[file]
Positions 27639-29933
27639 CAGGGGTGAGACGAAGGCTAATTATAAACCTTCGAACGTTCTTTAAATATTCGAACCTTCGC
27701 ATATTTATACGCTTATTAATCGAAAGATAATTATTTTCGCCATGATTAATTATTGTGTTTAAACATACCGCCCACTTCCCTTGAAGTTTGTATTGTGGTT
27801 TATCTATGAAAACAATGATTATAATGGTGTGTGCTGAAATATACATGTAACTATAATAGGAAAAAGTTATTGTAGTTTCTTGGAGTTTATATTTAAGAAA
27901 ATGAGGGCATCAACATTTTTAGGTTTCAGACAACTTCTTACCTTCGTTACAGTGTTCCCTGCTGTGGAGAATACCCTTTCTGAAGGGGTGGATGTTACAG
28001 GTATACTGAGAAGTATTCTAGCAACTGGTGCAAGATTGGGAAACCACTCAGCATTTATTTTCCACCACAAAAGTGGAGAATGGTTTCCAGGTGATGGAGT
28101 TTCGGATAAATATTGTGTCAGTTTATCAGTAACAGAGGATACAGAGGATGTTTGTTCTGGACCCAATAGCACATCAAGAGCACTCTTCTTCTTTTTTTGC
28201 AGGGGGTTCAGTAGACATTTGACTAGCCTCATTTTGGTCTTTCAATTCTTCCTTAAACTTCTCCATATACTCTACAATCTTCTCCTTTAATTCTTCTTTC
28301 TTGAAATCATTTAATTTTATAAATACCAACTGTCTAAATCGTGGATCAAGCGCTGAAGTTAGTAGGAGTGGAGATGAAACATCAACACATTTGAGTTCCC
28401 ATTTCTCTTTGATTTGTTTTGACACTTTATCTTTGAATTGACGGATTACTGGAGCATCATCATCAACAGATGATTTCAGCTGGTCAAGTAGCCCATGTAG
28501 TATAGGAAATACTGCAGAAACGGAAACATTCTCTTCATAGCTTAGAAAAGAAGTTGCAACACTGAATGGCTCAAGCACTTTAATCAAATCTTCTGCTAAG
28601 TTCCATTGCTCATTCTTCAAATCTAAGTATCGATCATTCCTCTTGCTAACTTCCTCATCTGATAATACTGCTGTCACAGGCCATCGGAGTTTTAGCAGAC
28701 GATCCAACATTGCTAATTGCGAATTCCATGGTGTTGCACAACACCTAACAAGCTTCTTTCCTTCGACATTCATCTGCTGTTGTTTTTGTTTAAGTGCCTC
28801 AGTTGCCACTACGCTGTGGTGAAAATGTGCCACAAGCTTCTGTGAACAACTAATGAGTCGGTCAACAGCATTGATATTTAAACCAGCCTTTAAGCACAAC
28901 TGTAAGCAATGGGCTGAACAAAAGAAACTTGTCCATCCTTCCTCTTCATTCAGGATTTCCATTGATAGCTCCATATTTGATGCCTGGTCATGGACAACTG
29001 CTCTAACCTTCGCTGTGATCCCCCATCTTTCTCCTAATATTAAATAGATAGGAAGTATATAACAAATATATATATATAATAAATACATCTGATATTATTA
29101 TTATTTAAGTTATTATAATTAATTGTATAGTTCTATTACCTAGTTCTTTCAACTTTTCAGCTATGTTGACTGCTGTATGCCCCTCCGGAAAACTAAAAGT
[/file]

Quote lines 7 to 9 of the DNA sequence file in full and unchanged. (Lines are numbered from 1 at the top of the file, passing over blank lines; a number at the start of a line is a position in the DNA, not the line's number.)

28101 TTCGGATAAATATTGTGTCAGTTTATCAGTAACAGAGGATACAGAGGATGTTTGTTCTGGACCCAATAGCACATCAAGAGCACTCTTCTTCTTTTTTTGC
28201 AGGGGGTTCAGTAGACATTTGACTAGCCTCATTTTGGTCTTTCAATTCTTCCTTAAACTTCTCCATATACTCTACAATCTTCTCCTTTAATTCTTCTTTC
28301 TTGAAATCATTTAATTTTATAAATACCAACTGTCTAAATCGTGGATCAAGCGCTGAAGTTAGTAGGAGTGGAGATGAAACATCAACACATTTGAGTTCCC